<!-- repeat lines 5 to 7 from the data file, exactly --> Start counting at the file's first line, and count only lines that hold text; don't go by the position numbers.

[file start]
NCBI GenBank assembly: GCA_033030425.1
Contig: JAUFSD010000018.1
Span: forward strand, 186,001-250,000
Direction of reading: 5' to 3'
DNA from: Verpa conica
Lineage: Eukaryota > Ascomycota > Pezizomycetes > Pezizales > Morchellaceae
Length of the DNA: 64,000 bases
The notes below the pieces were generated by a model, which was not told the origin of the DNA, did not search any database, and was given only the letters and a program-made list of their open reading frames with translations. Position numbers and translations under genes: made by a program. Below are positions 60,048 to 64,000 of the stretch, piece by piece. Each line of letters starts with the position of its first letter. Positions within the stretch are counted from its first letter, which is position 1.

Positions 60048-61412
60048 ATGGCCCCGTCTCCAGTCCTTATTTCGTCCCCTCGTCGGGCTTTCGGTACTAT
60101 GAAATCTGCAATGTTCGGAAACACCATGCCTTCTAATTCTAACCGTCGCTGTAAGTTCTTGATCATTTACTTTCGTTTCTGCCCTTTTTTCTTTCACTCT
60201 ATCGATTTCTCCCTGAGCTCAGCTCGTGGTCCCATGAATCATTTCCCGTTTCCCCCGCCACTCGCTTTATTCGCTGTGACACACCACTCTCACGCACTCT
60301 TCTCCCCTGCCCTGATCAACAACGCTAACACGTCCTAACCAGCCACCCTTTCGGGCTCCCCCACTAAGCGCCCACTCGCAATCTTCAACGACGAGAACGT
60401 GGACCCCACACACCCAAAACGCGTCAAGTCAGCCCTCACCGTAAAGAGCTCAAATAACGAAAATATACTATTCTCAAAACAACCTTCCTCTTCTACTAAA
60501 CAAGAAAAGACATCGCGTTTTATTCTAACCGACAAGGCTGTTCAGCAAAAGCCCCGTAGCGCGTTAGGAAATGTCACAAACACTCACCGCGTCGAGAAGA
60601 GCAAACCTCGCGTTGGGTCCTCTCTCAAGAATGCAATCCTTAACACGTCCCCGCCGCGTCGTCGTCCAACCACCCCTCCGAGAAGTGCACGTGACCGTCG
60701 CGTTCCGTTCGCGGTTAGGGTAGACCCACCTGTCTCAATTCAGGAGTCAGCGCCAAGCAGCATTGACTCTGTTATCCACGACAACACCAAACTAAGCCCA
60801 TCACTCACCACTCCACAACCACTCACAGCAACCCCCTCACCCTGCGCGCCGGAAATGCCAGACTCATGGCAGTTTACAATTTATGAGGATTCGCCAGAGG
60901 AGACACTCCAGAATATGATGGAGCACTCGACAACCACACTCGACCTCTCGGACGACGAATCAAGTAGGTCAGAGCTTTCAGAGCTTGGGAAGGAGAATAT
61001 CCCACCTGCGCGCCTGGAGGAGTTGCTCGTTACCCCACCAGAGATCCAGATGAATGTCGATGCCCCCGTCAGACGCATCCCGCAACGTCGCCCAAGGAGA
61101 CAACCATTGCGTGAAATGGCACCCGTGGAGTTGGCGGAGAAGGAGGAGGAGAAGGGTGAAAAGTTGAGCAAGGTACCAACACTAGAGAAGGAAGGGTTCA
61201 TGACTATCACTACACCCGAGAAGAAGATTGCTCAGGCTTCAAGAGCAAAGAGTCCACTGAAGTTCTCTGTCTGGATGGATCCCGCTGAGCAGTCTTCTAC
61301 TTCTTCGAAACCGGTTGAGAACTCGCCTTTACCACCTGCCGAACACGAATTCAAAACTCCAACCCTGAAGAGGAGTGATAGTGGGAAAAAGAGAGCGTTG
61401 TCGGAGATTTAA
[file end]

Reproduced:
DNA from: Verpa conica
Lineage: Eukaryota > Ascomycota > Pezizomycetes > Pezizales > Morchellaceae
Length of the DNA: 64,000 bases